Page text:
by Mindy Blodgett

Management Strategies: The Making of a Machiavellian Manager

Feb 01, 20032 mins
IT Leadership

Many CIOs think of corporate politics as an unnecessary evil. This can be a costly career mistake, according to the creators of a two-day workshop called “The Politics of IT Project Management.” The workshop aims to teach IT leaders how to be politically savvy as they build relationships, says Thomas McDonough, client services manager for the Bedford, N.H.-based management consultancy Ouellette & Associates that runs the workshop.

Kevin Copeland, manager of business relationships and Enterprise Technology Services project office at National Life Insurance in Montpelier, Vt., says the workshop changed his strategic approach to his job. “I have tended to look at politics in a negative way,” he says. “The [workshop] agenda made it obvious that there are ways to use politics to get a desired outcome and to keep unity on [IT project] teams.”

The workshop includes a quiz, where students test their political proficiency. A sampling of the quiz questions follows:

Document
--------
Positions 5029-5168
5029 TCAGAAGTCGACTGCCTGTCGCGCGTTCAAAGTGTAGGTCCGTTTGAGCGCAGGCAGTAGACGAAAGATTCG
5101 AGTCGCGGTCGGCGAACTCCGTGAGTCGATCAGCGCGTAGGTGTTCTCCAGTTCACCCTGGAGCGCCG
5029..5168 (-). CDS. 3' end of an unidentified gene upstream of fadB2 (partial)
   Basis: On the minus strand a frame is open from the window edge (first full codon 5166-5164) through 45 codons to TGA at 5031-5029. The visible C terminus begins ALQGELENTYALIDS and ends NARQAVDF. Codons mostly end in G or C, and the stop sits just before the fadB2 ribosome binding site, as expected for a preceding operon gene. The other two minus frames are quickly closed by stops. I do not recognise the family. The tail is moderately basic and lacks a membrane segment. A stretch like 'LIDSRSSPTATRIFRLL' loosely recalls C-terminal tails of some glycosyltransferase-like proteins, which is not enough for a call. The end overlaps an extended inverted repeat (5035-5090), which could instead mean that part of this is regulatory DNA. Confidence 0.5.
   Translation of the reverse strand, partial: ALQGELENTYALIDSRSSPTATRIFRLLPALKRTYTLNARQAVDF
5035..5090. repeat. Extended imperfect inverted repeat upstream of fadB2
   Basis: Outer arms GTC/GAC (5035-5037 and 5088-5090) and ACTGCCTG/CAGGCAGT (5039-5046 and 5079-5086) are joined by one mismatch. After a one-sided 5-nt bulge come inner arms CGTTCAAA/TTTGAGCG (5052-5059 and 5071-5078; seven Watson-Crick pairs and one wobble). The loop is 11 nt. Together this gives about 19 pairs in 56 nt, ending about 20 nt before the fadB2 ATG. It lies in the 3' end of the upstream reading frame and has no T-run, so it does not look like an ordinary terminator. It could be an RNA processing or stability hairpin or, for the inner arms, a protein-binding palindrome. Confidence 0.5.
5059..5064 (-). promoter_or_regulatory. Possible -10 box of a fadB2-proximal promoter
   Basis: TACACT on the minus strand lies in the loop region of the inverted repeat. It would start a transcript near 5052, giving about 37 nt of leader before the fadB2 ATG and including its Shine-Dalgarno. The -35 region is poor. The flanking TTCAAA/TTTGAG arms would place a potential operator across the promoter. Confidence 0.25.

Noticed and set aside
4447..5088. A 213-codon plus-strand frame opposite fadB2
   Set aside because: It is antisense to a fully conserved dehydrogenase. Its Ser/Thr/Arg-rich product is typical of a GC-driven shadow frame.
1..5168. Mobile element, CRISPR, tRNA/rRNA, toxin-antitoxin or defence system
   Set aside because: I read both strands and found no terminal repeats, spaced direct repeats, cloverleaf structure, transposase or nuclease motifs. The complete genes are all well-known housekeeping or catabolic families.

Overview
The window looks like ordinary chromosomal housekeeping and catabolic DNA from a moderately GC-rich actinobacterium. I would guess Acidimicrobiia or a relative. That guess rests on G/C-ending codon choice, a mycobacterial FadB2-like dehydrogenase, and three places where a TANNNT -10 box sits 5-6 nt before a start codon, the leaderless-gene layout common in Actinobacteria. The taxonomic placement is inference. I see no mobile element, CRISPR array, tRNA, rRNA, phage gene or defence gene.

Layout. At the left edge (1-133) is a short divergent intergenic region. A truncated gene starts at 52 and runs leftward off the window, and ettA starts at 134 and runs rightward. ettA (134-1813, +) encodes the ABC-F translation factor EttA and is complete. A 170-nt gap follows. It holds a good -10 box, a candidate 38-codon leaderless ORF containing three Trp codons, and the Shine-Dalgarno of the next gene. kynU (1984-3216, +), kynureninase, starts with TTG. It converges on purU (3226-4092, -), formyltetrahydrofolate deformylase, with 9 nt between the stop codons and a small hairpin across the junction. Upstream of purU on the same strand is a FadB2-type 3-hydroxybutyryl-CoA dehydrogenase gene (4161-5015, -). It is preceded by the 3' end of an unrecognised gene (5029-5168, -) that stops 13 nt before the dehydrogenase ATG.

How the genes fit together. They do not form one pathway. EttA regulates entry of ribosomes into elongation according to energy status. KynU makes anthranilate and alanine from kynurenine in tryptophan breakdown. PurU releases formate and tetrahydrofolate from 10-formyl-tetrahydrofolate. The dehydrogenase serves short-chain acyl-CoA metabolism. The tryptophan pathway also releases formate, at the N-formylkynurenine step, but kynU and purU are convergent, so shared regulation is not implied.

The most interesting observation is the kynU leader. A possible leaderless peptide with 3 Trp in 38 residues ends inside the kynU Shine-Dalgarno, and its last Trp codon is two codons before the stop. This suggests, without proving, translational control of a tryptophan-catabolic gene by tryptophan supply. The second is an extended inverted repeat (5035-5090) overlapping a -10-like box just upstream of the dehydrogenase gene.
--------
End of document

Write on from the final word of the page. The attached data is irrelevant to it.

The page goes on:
• If I’m fair and honest, others will treat me the same way.
  • I have too much work to do, so I don’t have time for politics.
  • It’s acceptable to argue with a client (or user) to make a point.
  • In the past, IT hasn’t delivered everything we’ve promised, but that shouldn’t have any effect on my current project.
  • I never listen to or engage in gossip.
strongly agree sometimes agree never agree

1 2 3 4 5


The higher your score, the higher your degree of political savviness.

5-12 points: You’re a political hibernator, someone who dislikes and avoids political involvement.

13-22 points: You’re a political survivor, someone who recognizes politics is necessary, has a loosely formed network of contacts and is occasionally proactive.

22-25 points: You’re a political savant?confident, effective, someone who understands and excels in the political environment and stays well-connected at all levels of an organization.